Dave Lefurgey Dave Lefurgey is offline
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Re: WWII Clandestine Photo Reconnaissance

Hawkeye:

Yes, please. I would like the information you spoke re: the recce Spitfire. May give me a lead throught the vet that said it, or some other way. Thanks!
Dave
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Old 7th April 2005, 18:06
Dave Lefurgey Dave Lefurgey is offline
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Re: WWII Clandestine Photo Reconnaissance

Hawkeye:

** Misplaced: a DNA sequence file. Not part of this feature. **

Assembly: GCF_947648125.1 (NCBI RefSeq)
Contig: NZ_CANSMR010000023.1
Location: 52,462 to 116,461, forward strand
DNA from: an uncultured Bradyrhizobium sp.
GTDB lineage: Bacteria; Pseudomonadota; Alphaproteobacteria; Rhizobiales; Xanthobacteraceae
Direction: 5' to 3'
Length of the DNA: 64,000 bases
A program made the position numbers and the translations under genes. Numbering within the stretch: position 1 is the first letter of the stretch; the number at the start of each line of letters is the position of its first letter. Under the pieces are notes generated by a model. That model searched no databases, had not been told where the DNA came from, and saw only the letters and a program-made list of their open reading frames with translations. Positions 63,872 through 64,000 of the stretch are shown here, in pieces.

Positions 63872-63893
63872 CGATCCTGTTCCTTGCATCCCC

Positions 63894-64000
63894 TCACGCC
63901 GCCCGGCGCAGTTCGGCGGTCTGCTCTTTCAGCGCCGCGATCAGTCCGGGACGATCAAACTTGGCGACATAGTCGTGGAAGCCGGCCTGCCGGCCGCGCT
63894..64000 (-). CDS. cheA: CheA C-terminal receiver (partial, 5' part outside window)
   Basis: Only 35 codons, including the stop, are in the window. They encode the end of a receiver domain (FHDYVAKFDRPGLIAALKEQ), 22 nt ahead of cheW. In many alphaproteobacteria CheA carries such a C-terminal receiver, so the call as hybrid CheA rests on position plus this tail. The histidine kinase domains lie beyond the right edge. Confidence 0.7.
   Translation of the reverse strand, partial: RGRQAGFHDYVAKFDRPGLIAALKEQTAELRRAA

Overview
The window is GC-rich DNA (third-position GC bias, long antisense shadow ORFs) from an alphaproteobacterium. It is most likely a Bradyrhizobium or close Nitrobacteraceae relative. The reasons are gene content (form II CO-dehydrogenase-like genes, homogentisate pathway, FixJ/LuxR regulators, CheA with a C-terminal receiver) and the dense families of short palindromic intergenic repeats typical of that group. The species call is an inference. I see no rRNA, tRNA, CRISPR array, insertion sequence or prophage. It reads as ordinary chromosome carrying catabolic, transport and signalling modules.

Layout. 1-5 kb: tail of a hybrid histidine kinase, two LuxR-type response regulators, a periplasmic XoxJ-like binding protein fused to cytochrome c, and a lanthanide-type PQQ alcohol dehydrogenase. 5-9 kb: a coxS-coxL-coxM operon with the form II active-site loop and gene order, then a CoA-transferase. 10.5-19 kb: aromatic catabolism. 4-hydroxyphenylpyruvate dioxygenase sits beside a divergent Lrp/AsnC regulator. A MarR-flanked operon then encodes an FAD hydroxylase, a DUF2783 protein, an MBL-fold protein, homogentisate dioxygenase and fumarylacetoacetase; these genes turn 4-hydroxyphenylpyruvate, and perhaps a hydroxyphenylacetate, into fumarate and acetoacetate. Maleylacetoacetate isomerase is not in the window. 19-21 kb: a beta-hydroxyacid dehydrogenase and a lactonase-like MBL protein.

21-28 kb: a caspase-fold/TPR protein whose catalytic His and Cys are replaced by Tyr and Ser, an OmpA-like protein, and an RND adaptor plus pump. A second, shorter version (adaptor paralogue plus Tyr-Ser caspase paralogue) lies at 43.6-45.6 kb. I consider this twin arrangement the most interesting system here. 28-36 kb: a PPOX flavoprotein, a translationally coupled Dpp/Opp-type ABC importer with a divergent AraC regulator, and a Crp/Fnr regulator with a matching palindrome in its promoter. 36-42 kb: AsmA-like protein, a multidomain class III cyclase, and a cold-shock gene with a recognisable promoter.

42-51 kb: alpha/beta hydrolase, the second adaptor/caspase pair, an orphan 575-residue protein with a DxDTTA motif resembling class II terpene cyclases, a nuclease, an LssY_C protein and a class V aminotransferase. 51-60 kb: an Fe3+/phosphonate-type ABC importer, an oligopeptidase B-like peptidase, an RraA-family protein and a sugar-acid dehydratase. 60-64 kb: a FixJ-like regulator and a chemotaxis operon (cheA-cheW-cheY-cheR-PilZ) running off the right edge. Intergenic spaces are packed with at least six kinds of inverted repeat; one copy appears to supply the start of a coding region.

If you're into reading the French material. I'm having trouble getting information on Colonel Georges Ronin, mentioned in my first post. He was head of the air branch within the Deuxieme Bureau. He was quite a character and had an amazing story himself. The original idea to use a civilian spy plane was likely his and he collaborated with Winterbotham (RAF/SIS/MI6). They both began looking for a suitable pilot. Ronin found Cotton through a mutual associate who worked for the American Armaments Corporation based in New York, and run by Alfred and Ignacio Miranda. They were 'gunrunners' and were of Mexican descent, and one of Cotton's daughters told me that Ignacio often reminded her of Pancho Villa with ammunition bandoliers across hia chest, while Alfred was a superb dancer. Alfred contacted Cotton and met him in London, then they went to Paris, where Cotton Met Ronin. Cotton returned to London and was met by Winterbotham. That's how he was recruited. Shortly after that, Pat Conran (Cotton's girlfriend/mistress) was going to visit Lord Bennett (a former Prime Minister of Canada) and called my uncle to see if he wanted to go along. My uncle knew Bennett through his dad and had likely met Pat through him. They discussed his plans after leaving the RAF and Pat suggested he contact her boyfriend, Cotton. he did and the rest, as they say, is history.